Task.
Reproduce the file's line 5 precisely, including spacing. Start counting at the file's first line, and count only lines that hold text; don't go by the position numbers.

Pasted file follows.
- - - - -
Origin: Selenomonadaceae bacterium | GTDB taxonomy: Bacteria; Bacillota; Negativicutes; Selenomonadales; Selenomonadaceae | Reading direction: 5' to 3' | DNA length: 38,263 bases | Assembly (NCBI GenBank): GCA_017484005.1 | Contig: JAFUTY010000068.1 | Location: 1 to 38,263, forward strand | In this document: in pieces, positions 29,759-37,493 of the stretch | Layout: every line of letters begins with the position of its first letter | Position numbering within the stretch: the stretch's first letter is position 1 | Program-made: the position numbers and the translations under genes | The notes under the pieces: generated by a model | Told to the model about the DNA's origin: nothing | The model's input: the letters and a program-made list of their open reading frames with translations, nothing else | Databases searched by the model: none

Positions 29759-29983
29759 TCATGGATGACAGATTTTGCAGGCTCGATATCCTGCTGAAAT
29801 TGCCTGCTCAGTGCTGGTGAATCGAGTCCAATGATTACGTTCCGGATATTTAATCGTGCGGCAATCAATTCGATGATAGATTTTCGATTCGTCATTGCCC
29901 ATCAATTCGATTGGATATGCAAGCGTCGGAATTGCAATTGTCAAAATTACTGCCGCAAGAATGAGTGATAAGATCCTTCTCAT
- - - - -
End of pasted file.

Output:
29901 ATCAATTCGATTGGATATGCAAGCGTCGGAATTGCAATTGTCAAAATTACTGCCGCAAGAATGAGTGATAAGATCCTTCTCAT